|Kieft addresses the BOT on accreditation, grants||
December 8, 2004
the Dec. 1 meeting of the Board of Trustees, Interim President Ray Kieft
announced that the college is scheduled for an accreditation review by
the North Central Association of Colleges and Schools in 2006-07.
"We must begin now to do a rigorous self-study that must be completed prior to the 2006 fall semester," Kieft said. "This must be a major focus of the next administration and it will take dollars to complete."
Kieft also announced that the college has received two grants from the U.S. Department of Education under the "No Child Left Behind" act. The college submitted two proposals, one in math and one in teacher preparation, and both were funded for an approximate total of $200,000. "This is quite unusual for more than one grant to be funded, so the college should be proud," he said.
These new grants bring to 54 the number of grants the college has received this past year, as compared to 32 last year. Dollars awarded jumped from $2.2 million last year to $8.5 million this year. When calculating the total over the life of the grants, the figures go from $25 million to $43 million. "We are getting more aggressive and better at preparing grants," Kieft said.
Change in student
Students taking 10 or more credit hours in the fall and spring semesters and eight or more credit hours in the summer are required to participate in the college-sponsored health insurance plan or show proof of current health insurance that meets Metro's standards for waiver.
With the new standards, students will be able to opt out of the college's health insurance plan if, prior to the waiver deadline, they show proof of coverage with the following stipulations:
Monaco pointed out that there are no data presently that show what the impact of this change will be. "One concern is that this creates adverse selection, meaning more people who have chronic health problems will take Metro's insurance, creating a situation where the rates could go up," he said.
Trustee Alex Cranberg, who previously had expressed concern that the cost of health insurance was prohibitive to potential and current students, said that Monaco's proposal was a reasonable and fair compromise to dropping the mandatory coverage requirement.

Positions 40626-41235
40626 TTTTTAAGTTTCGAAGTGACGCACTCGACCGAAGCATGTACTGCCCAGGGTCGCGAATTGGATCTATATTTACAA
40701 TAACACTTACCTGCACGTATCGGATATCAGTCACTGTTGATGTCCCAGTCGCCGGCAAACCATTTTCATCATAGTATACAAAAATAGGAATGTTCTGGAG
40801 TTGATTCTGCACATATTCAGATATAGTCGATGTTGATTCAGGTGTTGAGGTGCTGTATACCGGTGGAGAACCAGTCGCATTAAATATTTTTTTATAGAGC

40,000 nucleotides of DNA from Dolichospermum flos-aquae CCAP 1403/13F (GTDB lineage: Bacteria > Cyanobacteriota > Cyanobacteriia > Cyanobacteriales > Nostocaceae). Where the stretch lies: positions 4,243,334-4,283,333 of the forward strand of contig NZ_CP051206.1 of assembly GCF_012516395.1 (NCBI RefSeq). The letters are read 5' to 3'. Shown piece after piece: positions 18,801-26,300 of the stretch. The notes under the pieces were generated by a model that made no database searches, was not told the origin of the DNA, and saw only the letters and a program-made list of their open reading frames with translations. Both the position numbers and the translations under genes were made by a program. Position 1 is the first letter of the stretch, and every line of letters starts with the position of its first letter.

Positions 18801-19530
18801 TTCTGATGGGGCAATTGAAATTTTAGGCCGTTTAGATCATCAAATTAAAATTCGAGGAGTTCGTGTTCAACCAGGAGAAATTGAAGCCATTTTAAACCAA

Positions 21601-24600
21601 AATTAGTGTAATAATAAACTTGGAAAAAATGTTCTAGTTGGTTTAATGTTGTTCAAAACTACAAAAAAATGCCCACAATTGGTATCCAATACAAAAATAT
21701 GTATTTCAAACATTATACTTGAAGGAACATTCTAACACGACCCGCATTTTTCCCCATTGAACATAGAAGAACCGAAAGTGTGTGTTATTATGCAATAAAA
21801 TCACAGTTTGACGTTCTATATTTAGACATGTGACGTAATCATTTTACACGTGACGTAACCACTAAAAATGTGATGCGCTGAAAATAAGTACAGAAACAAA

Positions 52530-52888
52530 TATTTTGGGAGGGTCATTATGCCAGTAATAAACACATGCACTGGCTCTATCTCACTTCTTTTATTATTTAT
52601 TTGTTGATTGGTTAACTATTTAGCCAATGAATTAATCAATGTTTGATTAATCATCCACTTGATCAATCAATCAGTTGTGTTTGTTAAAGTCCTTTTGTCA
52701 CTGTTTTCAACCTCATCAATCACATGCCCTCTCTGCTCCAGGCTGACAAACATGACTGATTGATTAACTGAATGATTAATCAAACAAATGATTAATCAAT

However, trustee Adele Phelan said that the new standards should be revisited at a later date, "so that we're not trading one set of problems for another."
Other BOT News
Considerable time was spent discussing the potential impact of the new Democratic leadership of the state's Joint Budget Committee and the House and Senate Education Committees. Of particular concern to the trustees are proposals that may come out of these committees to resolve the state's higher education funding problem resulting from the Tabor Amendment and Amendment 23. The board decided to hold a special meeting to talk further about the upcoming legislative session. (Watch for a recap of the legislative changes pertinent to higher education in @Metro this coming January.)
Finally, the board reviewed the latest draft of the college's Performance Contract with the Colorado Commission on Higher Education. Chair Bruce Benson said that he and the board would like to see examples of other contracts before Metro's is finalized.
During the public
comment portion at the end of the meeting, management Professor Madison
Holloway expressed that he and other faculty members would like to work
collaboratively with the board and that there should be more open communication
between the faculty and the trustees. It was decided that the Faculty
Senate and President's Office will facilitate several meetings for those
trustees and faculty members who wish to attend.
@Metro is an electronic news bulletin distributed every Wednesday to all faculty, staff and administrators at Metropolitan State College of Denver. Copyright 2002-2003 Metropolitan State College of Denver